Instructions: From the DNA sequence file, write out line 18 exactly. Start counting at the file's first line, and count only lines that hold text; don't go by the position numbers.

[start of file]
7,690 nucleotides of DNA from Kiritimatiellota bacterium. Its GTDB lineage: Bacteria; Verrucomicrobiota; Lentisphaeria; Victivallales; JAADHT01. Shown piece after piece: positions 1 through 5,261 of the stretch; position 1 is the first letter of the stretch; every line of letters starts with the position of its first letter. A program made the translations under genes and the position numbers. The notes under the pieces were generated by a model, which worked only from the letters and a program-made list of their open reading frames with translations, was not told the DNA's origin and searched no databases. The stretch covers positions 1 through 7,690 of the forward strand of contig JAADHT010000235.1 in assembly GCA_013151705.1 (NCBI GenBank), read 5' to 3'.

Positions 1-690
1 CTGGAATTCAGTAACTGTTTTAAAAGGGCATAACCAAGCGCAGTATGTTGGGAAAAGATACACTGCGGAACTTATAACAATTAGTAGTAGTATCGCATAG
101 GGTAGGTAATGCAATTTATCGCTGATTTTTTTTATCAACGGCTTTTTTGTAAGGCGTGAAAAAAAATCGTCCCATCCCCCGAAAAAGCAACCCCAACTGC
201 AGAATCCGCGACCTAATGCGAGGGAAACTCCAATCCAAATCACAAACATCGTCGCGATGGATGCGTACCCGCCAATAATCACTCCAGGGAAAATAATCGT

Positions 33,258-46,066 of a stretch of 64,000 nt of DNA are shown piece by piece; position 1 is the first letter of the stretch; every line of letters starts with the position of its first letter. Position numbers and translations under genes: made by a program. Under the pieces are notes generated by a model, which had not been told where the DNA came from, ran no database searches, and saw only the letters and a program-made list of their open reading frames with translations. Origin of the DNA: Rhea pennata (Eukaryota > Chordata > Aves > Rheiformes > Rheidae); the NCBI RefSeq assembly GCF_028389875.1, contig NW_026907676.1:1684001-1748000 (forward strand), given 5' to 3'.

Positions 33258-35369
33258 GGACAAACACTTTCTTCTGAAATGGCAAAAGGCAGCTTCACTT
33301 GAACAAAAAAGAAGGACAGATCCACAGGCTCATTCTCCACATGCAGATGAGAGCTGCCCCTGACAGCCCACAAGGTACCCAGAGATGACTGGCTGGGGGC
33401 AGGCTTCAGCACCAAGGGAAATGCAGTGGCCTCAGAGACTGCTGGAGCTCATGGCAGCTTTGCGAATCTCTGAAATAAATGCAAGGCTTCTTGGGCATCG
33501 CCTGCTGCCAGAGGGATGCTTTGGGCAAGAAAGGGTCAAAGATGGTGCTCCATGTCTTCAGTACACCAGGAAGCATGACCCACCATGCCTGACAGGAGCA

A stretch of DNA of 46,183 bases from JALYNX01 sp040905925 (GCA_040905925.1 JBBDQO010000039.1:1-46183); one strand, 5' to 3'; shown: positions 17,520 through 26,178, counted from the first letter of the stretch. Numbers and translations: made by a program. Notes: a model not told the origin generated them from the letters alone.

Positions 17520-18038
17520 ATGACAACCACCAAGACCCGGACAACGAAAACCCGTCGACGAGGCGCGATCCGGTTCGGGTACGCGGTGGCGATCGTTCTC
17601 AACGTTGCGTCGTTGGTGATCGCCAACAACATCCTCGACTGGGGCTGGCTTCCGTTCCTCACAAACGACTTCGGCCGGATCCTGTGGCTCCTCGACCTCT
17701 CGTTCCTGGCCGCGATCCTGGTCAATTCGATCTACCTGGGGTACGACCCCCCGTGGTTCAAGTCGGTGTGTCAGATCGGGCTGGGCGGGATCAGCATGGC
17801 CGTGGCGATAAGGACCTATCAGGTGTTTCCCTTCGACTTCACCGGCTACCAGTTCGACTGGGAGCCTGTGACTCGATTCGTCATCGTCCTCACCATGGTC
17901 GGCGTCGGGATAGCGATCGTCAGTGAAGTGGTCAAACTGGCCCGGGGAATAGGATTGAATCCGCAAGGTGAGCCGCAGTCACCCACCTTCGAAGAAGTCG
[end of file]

17901 GGCGTCGGGATAGCGATCGTCAGTGAAGTGGTCAAACTGGCCCGGGGAATAGGATTGAATCCGCAAGGTGAGCCGCAGTCACCCACCTTCGAAGAAGTCG